Former LulzSec Leader Sabu Flips Sides & Informs For The FBI

This is pretty epic, the big buzz last week was all about Sabu and how he was a traitor to LulzSec and Anonymous. Now most people think things like these only happen in the movies, secret arrests followed by strong-arm tactics to make the perp turn and be an informant for the feds. Sounds like [...]

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Will LulzSec ‘Takedowns’ Put an End to Hacktivism?

The news is circulating of the recent arrests of many of LulzSec’s members. From the Fox News site:

“Law enforcement agents on two continents swooped in on top members of the infamous computer hacking group LulzSec early this morning, and acting largely on evidence gathered by the organization’s brazen leader–who sources say has been secretly working for the government for months–arrested three and charged two more with conspiracy.”

This is quite an interesting development. Most likely we will be left with far more questions than answers as more information is revealed. It seems authorities are acting largely on information gathered by the LulzSec’s “leader,” whose handle is Sabu, and who is said to have been secretly working for the government for months.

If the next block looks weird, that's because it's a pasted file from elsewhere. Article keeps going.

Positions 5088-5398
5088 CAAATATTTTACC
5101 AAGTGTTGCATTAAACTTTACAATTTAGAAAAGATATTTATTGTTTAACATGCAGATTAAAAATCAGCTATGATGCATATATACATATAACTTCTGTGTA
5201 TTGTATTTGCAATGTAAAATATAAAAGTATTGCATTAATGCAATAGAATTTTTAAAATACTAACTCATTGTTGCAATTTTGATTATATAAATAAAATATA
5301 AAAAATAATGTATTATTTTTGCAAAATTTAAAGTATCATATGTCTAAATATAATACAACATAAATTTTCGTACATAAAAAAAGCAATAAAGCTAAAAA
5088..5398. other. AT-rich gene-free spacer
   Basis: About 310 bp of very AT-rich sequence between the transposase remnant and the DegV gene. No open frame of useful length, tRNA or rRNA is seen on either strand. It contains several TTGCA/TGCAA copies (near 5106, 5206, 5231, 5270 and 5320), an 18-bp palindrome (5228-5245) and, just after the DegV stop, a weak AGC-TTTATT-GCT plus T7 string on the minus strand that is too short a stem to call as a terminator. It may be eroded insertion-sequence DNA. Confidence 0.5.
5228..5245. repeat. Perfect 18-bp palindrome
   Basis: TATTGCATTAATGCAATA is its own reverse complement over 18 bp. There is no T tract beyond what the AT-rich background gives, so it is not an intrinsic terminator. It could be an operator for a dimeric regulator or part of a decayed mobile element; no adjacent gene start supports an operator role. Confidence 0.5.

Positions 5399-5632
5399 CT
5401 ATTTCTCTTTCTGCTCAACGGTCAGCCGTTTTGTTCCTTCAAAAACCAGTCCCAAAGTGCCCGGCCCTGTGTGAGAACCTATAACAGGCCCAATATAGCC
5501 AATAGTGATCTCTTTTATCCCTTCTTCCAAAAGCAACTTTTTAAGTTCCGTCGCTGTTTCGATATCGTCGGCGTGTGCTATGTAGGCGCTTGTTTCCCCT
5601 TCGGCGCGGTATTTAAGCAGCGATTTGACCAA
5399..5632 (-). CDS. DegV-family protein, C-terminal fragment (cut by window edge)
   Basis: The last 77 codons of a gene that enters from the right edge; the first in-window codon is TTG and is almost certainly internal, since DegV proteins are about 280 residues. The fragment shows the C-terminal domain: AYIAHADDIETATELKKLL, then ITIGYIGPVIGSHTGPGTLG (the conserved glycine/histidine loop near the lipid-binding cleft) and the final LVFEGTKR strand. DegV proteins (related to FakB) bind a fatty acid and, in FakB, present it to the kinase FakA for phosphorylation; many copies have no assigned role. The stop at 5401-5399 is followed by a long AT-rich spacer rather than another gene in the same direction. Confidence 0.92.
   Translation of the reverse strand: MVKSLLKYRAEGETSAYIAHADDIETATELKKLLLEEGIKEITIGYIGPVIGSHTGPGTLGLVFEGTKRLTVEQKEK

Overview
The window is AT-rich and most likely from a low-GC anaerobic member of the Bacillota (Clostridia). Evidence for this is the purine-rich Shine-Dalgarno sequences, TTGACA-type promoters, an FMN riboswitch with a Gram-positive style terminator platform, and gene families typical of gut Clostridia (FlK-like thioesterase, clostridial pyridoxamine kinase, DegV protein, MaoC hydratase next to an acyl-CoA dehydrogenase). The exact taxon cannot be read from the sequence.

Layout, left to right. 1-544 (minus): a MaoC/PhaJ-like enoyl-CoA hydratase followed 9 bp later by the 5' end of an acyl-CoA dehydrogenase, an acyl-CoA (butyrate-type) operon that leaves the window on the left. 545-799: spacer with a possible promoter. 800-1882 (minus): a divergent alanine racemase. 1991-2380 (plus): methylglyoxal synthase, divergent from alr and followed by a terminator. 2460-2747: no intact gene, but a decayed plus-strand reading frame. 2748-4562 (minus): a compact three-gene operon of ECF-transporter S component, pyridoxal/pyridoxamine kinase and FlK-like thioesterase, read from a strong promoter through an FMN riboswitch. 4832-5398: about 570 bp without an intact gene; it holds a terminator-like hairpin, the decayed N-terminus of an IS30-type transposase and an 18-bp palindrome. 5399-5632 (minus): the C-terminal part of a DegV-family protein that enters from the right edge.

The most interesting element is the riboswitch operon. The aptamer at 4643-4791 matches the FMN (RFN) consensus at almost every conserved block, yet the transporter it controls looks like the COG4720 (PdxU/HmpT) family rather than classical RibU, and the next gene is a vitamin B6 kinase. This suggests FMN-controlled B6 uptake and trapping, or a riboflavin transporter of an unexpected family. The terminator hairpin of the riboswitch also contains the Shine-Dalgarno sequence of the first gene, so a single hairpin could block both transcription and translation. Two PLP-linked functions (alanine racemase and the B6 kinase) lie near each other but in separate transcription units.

Leader? Hmm. We will come back to that. …

The Hacker News also has a very good write-up on the events and also has a full dox on Sabu. What do these arrests mean? Is this an end to LulzSec? Is this an end to Anonymous? Is this an end to hacktivism?

If you read the FBI quotes in the article it would certainly seem so: “This is devastating to the organization,” said an FBI official involved with the investigation. “We’re chopping off the head of LulzSec.” I tend to disagree, but don’t get me wrong. Taking down criminals and criminal organizations is almost always a good thing, but when dealing with hacktivism it is not that simple.

Hacktivism, remember, is the use of computers and computer networks as a means of protest to promote political ends. I disagree with many of the operations that both LulzSec and Anonymous have engaged in because I question how doxing, denial of service, and data theft can lead to positive political change. But that is not really the point.

The big question of what this means to LulzSec and Anonymous specifically and to hacktivism overall remains. If one understands the true nature of Anonymous, LulzSec and, to a greater extent, hacktivism, then it’s clear this will not have the desired outcome. Anonymous and LulzSec have no leaders. There is no command structure in any real sense of the word. Anyone can be Anonymous. That is kinda the point. Though it’s hard to say definitely at this point, it will most likely be akin to taking down any one botnet or cybercriminal: Others will rise to take their place. In the case of hacktivism, it will probably inspire more activity and retaliatory attacks.

Several hours after the LulzSec arrests, Anonymous had this to say on some websites they defaced: “Anonymous existed before LulzSec and will continue existing.”

Stay vigilant and expect them.